The Importance of Social Networks in Neurosurgery Training in Low/Middle income countries

De Jesus Encarnacion Ramirez, Manuel, Mukengeshay, Jeff N., Chumtin, Gennady, Nurmukhametov, Renat, Baldoncini, Matias, Lafuente, Jesus, Rosario, Andreina R., Kannan, Siddarth, Haidara, Aderehime et al (2024) The Importance of Social Networks in Neurosurgery Training in Low/Middle income countries. Frontiers in Surgery, 11 .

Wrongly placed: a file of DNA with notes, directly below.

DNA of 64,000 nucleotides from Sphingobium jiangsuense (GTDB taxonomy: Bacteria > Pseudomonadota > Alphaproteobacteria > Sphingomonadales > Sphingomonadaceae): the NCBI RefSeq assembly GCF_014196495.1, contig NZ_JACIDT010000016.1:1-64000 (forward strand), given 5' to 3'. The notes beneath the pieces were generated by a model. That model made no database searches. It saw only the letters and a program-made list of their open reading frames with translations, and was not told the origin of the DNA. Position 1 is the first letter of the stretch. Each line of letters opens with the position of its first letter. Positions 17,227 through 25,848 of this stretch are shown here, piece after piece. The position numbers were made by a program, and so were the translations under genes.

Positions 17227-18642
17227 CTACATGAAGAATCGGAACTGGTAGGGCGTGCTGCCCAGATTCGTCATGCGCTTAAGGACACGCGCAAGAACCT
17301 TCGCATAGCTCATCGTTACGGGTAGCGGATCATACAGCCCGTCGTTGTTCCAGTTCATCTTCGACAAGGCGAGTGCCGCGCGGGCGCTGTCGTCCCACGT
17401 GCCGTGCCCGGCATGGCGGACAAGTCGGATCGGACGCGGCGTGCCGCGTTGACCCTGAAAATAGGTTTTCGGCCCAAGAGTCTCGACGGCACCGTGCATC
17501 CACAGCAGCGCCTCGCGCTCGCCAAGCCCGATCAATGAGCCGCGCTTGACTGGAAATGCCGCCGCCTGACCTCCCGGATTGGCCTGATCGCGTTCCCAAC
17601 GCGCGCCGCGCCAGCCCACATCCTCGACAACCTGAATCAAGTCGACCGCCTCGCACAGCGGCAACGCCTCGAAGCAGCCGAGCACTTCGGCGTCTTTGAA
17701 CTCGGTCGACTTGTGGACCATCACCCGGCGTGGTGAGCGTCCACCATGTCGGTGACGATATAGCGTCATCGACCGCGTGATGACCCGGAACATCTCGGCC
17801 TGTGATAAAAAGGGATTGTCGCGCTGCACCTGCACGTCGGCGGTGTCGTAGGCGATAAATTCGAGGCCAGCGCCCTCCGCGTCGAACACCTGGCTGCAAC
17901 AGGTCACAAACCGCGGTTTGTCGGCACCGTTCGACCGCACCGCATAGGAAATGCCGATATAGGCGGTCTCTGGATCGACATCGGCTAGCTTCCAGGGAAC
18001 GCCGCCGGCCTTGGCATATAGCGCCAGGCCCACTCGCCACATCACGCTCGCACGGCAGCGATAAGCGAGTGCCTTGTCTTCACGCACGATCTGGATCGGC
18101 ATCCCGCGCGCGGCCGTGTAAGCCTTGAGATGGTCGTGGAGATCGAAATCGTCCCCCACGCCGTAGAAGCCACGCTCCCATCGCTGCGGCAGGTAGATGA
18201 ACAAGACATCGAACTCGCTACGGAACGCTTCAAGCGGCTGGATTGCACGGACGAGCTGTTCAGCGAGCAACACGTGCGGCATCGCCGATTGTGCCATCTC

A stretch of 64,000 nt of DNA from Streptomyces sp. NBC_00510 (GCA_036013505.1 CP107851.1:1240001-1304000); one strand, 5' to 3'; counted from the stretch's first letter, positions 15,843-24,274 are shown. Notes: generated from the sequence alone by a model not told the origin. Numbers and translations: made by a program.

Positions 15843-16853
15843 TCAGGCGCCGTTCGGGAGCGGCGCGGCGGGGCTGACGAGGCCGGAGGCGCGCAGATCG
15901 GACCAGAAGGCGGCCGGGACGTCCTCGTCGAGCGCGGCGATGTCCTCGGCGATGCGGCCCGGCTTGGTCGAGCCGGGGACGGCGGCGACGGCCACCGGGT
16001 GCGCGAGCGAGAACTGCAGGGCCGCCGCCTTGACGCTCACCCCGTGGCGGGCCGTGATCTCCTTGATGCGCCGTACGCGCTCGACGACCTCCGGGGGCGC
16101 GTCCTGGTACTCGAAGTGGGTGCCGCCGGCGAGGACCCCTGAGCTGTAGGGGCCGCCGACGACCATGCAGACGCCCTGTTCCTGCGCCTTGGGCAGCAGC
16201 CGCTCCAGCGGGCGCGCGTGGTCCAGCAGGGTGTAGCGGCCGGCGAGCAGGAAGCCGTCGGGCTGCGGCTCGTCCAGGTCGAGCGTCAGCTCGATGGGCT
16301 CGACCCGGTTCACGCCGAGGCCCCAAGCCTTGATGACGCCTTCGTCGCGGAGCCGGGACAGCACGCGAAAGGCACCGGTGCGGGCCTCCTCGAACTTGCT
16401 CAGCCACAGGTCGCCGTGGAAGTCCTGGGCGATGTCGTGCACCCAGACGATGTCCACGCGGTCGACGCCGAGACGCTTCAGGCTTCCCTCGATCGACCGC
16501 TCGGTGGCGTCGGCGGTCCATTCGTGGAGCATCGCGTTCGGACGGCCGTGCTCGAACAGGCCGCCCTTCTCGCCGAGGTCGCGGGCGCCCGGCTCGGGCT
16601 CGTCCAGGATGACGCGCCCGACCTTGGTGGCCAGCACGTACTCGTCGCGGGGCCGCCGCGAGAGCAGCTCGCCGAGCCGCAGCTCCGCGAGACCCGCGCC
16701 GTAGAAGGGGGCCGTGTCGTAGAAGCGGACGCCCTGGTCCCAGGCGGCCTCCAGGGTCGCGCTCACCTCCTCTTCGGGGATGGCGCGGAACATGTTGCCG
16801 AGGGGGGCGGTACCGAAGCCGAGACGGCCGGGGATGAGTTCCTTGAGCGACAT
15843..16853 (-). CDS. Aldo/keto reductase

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Neurosurgery is evolving with new techniques and technologies, relies heavily on high-quality education and training. Social networks like Twitter, Facebook, Instagram and LinkedIn have become integral to this training. These platforms enable sharing of surgical experiences, fostering global knowledge-sharing and collaboration among neurosurgeons. According to the PICO format, the target population (P) for the purpose of this paper are medical students, neurosurgical residents and consultants on the role of social media (I) in neurosurgery among Low-Middle income countries (C) with the main outcome to understand the collaborative domain of learning.This cross-sectional survey, conducted in June-July 2023, involved 210 medical students, neurosurgery residents, fellows, and practicing neurosurgeons from low and middle-income countries. A structured questionnaire assessed social network usage for neurosurgery training, covering demographic details, usage frequency, and purposes like education, collaboration, and communication. Participants rated these platforms' effectiveness in training on a 1-5 scale. Data collection employed emails, social media groups, and direct messaging, assuring respondent anonymity. The survey aimed to understand and improve social networks' use in neurosurgery, focusing on professional development, challenges, and future potential in training.In a survey of 210 participants from low and middle-income countries, 85.5% were male, 14.5% female, with diverse roles: 42.9% neurosurgery residents, 40% practicing neurosurgeons, 14.6% medical students, and 2.4% other healthcare professionals. Experience ranged from 0 to 35 years, with Mexico, Nigeria, and Kenya being the top participating countries. Most respondents rated neurosurgery training resources in their countries as poor or very poor. 88.7% used social media professionally, predominantly WhatsApp and YouTube. Content focused on surgical videos, research papers, and webinars. Concerns included information quality and data privacy. Interactive case discussions, webinars, and lectures were preferred resources, and most see a future role for social media in neurosurgery training.Our study underscores the crucial role of social media in neurosurgery training and practice in low and middle-income countries (LMICs). Key resources include surgical videos, research papers, and webinars. While social media offers a cost-effective, global knowledge-sharing platform, challenges like limited internet access, digital literacy, and misinformation risks remain significant in these regions.

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